#ShareTheMicNowMed Is Highlighting Black Female Doctors

Black female doctors took over their colleagues' Twitter accounts for a day to help amplify race-related issues in medicine.

Closeup shot of an unrecognizable nurse using a cellphone in a hospital
Photo: Getty Images/LaylaBird

Earlier this month, as part of the #ShareTheMicNow campaign, white women handed over their Instagram handles to influential Black women so they could share their work with a new audience. This week, a spinoff called #ShareTheMicNowMed brought a similar initiative to Twitter feeds.

On Monday, Black female physicians took over the Twitter accounts of non-Black female physicians to help amplify their platforms.

#ShareTheMicNowMed was organized by Arghavan Salles, M.D., Ph.D., a bariatric surgeon and scholar in residence at Stanford University School of Medicine. Ten Black female doctors with a range of specialties—including psychiatry, primary care, neuroplastic surgery, and more—took over "the mic" to speak out about race-related issues in medicine that deserve bigger platforms.

It's not hard to guess why the physicians wanted to bring the concept of #ShareTheMicNow to their field. The percentage of physicians in the U.S. who are Black is extremely low: Only 5 percent of active physicians in the U.S. in 2018 identified as Black, according to stats from the Association of American Medical Colleges. Plus, research suggests that this gap can negatively affect Black patients' health outcomes. For example, one study suggests that Black men tend to opt for more preventive services (read: routine health screenings, check-ups, and counseling) when seeing a Black doctor than a non-Black doctor. (

During their #ShareTheMicNowMed Twitter takeovers, many physicians pointed out the country's lack of Black doctors, as well as what must be done to change this disparity. To give you an idea of what else they discussed, here's a sampling of the matchups and convos that resulted from #ShareTheMicNowMed:

Ayana Jordan, M.D., Ph.D. and Arghavan Salles, M.D., Ph.D.

Ayana Jordan, M.D., Ph.D. is an addiction psychiatrist and assistant professor of psychiatry at the Yale School of Medicine. During her participation in #ShareTheMicNowMed, she shared a thread on the topic of deconstructing racism in academia. Some of her suggestions: "appoint BIPOC faculty to tenure committees" and put funding toward "undoing-racism seminars for all faculty, including volunteer faculty." (

Dr. Jordan also retweeted posts encouraging the destigmatization of addiction treatment. Alongside a retweet of a post calling for journalists to stop interviewing law enforcement officials about fentanyl overdoses, she wrote: "If we truly want to destigmatize treatment for addiction WE HAVE [to] decriminalize drug use. Why is it OK to interview law enforcement about fentanyl? Would that be appropriate for hypertension? Diabetes?"

Fatima Cody Stanford, M.D. and Julie Silver, M.D.

Another doctor who participated in #ShareTheMicNowMed, Fatima Cody Stanford, M.D., is an obesity medicine physician and scientist at Massachusetts General Hospital and Harvard Medical School. You may recognize her from a story she shared about a time she experienced racial bias that went viral in 2018. She was assisting a passenger who was showing signs of distress on a Delta flight, and flight attendants repeatedly questioned whether she was actually a doctor, even after she showed them her credentials.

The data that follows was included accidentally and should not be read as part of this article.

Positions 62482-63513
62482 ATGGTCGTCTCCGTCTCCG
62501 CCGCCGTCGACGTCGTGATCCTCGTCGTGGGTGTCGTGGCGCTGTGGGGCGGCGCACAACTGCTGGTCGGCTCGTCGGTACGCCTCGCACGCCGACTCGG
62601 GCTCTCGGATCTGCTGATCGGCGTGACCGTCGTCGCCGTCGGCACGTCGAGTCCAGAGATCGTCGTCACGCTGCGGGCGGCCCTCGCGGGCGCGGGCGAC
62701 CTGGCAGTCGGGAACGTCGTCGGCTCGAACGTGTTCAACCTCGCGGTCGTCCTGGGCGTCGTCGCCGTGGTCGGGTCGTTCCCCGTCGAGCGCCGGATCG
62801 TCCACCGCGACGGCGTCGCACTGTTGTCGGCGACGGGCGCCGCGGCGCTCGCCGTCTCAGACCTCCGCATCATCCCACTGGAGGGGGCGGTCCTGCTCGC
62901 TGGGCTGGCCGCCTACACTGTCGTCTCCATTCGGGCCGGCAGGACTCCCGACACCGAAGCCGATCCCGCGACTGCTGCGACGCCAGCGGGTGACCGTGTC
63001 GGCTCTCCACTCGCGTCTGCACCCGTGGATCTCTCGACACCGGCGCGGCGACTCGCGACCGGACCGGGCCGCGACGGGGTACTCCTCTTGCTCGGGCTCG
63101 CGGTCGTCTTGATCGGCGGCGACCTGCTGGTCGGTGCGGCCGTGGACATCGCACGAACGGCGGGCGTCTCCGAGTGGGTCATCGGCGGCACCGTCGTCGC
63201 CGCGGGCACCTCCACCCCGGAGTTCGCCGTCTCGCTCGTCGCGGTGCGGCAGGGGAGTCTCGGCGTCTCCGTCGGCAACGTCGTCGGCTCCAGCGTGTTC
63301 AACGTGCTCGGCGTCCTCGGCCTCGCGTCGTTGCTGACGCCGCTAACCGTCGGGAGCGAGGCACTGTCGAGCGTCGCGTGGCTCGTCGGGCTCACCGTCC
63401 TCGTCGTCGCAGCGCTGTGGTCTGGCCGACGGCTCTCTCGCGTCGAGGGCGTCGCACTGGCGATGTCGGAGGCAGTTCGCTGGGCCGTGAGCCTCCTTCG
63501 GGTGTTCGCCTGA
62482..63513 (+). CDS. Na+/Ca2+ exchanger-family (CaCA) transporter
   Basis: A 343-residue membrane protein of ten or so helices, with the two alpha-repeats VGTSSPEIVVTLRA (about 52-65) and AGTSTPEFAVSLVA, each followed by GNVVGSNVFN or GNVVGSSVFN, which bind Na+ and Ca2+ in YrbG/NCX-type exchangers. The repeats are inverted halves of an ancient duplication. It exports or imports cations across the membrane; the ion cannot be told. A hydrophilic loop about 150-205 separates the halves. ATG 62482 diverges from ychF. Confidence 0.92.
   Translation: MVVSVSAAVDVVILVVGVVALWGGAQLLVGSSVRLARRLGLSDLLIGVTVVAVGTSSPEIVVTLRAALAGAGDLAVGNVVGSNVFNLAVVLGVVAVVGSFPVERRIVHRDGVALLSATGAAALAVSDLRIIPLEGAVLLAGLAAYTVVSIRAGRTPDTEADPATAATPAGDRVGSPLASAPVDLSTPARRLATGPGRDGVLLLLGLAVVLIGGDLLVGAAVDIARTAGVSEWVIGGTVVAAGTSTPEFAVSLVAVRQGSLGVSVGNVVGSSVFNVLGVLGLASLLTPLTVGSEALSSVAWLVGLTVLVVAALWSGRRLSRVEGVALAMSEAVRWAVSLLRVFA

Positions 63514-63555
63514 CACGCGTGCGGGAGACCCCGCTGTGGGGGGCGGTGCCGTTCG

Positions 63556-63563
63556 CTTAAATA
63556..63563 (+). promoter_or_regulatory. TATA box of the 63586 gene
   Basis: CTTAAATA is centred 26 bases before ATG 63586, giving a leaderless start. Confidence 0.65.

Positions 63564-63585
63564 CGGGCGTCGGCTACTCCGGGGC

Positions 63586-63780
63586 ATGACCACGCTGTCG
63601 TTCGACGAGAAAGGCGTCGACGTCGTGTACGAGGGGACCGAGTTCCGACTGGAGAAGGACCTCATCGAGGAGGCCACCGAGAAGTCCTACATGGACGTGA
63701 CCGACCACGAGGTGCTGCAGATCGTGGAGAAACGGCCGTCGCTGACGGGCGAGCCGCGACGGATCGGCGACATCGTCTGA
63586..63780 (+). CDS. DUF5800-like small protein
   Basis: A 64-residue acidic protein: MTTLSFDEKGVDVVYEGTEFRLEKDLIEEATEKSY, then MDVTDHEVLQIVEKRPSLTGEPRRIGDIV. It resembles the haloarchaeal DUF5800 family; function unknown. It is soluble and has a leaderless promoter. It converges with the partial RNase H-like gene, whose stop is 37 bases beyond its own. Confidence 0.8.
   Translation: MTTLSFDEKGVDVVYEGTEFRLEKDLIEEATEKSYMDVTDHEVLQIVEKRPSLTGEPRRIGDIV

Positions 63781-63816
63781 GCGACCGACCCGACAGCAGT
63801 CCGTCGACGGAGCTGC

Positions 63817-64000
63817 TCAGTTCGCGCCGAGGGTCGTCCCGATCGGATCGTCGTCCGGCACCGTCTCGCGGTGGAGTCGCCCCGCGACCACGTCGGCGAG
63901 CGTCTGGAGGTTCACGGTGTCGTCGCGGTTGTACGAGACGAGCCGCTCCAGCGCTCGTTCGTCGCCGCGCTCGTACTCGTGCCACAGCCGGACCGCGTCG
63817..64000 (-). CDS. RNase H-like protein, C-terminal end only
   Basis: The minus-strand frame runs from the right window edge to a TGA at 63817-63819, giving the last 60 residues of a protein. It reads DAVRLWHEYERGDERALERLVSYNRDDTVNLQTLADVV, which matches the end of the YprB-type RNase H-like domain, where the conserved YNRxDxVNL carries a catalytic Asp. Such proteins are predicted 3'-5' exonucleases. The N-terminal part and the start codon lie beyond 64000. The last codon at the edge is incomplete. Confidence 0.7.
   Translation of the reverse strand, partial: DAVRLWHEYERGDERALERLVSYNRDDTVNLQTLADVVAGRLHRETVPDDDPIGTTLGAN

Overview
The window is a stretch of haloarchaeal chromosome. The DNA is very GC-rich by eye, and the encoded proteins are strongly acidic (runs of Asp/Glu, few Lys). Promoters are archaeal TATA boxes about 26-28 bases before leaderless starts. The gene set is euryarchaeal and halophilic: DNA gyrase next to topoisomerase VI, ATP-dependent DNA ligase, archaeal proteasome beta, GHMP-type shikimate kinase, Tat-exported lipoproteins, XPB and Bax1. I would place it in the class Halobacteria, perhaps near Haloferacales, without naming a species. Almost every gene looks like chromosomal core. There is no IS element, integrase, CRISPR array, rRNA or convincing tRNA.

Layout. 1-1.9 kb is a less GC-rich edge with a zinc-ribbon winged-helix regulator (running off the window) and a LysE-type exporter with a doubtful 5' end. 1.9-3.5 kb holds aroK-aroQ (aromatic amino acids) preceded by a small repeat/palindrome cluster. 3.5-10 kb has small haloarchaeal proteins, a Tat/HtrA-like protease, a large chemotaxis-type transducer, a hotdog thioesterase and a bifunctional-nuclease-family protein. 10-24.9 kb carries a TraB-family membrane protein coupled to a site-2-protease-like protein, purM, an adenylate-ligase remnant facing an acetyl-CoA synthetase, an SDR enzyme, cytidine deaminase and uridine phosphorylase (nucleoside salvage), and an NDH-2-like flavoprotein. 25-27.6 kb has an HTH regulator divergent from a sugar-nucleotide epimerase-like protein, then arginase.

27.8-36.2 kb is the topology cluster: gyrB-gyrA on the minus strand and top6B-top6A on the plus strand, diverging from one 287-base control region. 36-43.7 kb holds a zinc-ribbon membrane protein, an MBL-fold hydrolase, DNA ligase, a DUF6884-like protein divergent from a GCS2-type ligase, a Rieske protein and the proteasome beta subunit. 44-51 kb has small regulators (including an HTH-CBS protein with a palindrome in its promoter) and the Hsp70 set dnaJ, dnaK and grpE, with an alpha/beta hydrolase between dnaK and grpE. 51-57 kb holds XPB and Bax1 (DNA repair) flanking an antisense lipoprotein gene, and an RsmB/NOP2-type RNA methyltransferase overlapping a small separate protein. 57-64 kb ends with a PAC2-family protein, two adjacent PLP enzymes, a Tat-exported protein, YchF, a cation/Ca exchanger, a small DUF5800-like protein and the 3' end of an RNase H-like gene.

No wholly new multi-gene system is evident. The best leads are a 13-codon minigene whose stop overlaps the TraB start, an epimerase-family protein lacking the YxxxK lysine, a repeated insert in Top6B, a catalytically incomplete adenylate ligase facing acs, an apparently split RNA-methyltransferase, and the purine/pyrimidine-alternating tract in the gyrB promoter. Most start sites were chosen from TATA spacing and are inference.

Throughout her career, Dr. Stanford has noticed a pay gap between Black women and white women—a disparity she highlighted in her #SharetheMicNowMed takeover. "This is so true!" she wrote alongside a retweet about the pay gap. "@fstanfordmd has experienced that #unequalpay is standard if you are a Black woman in medicine despite significant qualifications."

Dr. Stanford also shared a petition calling to rename a Harvard Medical School society named after Oliver Wendell Holmes, Sr. (a physician whose social commentary often promoted "violence toward Black and Indigenous peoples," according to the petition). "As a member of the @harvardmed faculty, it is important to note that we must have societies that reflect the diversity of the population," wrote Dr. Stanford.

Rebekah Fenton, M.D. and Lucy Kalanithi, M.D.

#ShareTheMicNowMed also included Rebekah Fenton, M.D., a medical fellow at Ann & Robert H. Lurie Children's Hospital of Chicago. During her Twitter takeover, she talked about the importance of dismantling system racism in education. "Many say, 'system is broken', but systems, including medical education, were designed this way," she wrote in a thread. "Every system is designed to give the results you actually get. It is no accident that the 1st Black woman physician came 15 YEARS after the 1st white woman." (

Dr. Fenton also took some time to talk about the Black Lives Matter movement and, specifically, her experience working alongside students to remove police from schools. "Let's talk advocacy! #BlackLivesMatter has brought national attention to the needs," she tweeted. "I love how @RheaBoydMD says equity is the minimum standard; we need to love Black people. For me that love looks like advocating for #policefreeschools in Chicago."

She also shared a link to a Medium article she wrote about why she and other Black healthcare providers often feel invisible at work. "Our specialties are questioned. Our expertise is denied. We're told our strengths are not valued and our efforts don't align with 'current priorities'," she wrote in the piece. "We're expected to conform to a culture that was created long before our demands to be let in were heard."

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